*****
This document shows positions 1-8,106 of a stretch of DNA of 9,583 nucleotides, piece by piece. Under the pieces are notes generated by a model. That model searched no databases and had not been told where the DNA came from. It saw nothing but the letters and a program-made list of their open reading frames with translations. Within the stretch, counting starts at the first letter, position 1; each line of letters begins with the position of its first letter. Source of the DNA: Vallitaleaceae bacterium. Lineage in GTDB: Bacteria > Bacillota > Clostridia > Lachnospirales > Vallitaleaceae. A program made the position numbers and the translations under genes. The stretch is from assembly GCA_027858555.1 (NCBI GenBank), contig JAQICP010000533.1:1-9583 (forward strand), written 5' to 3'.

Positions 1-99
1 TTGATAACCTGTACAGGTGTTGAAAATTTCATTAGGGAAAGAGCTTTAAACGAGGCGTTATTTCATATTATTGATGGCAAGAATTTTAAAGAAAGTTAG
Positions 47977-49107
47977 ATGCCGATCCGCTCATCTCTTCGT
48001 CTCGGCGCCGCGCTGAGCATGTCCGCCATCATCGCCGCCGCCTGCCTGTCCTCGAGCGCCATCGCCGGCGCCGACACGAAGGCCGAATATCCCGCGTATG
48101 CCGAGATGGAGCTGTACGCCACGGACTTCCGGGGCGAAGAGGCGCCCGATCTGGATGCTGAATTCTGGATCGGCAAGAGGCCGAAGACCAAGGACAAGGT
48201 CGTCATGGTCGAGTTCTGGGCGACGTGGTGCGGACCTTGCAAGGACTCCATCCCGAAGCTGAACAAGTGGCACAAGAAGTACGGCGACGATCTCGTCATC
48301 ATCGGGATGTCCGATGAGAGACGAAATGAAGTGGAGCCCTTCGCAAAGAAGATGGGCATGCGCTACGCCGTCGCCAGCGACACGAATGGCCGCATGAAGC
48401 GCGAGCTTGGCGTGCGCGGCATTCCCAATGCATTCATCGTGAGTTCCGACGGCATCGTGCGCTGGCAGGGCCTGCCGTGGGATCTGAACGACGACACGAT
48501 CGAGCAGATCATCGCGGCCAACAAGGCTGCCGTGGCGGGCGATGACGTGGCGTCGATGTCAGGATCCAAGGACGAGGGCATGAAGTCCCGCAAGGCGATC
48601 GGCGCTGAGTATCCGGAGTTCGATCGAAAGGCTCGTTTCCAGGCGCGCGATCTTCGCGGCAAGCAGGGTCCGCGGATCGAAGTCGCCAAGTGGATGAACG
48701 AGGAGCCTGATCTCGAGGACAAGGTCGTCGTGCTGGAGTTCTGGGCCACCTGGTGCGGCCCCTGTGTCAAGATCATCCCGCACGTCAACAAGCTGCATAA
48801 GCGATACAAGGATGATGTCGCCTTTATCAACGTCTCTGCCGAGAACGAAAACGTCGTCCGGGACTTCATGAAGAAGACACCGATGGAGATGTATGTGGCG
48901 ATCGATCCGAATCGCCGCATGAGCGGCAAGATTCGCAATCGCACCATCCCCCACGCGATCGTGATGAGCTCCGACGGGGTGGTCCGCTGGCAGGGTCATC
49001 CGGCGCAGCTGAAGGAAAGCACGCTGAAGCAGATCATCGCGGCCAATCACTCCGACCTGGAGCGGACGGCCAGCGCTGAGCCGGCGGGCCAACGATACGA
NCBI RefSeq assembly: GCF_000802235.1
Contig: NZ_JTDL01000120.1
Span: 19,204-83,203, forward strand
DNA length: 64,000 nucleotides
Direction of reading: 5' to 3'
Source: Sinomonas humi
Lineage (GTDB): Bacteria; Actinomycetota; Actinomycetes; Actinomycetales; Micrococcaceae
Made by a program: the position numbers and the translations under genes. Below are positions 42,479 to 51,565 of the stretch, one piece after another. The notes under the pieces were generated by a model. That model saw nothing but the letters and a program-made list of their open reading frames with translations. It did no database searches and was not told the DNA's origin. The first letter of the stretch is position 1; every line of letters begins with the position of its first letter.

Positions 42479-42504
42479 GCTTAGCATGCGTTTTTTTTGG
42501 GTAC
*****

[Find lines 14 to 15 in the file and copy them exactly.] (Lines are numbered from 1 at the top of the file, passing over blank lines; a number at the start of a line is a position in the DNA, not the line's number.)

48801 GCGATACAAGGATGATGTCGCCTTTATCAACGTCTCTGCCGAGAACGAAAACGTCGTCCGGGACTTCATGAAGAAGACACCGATGGAGATGTATGTGGCG
48901 ATCGATCCGAATCGCCGCATGAGCGGCAAGATTCGCAATCGCACCATCCCCCACGCGATCGTGATGAGCTCCGACGGGGTGGTCCGCTGGCAGGGTCATC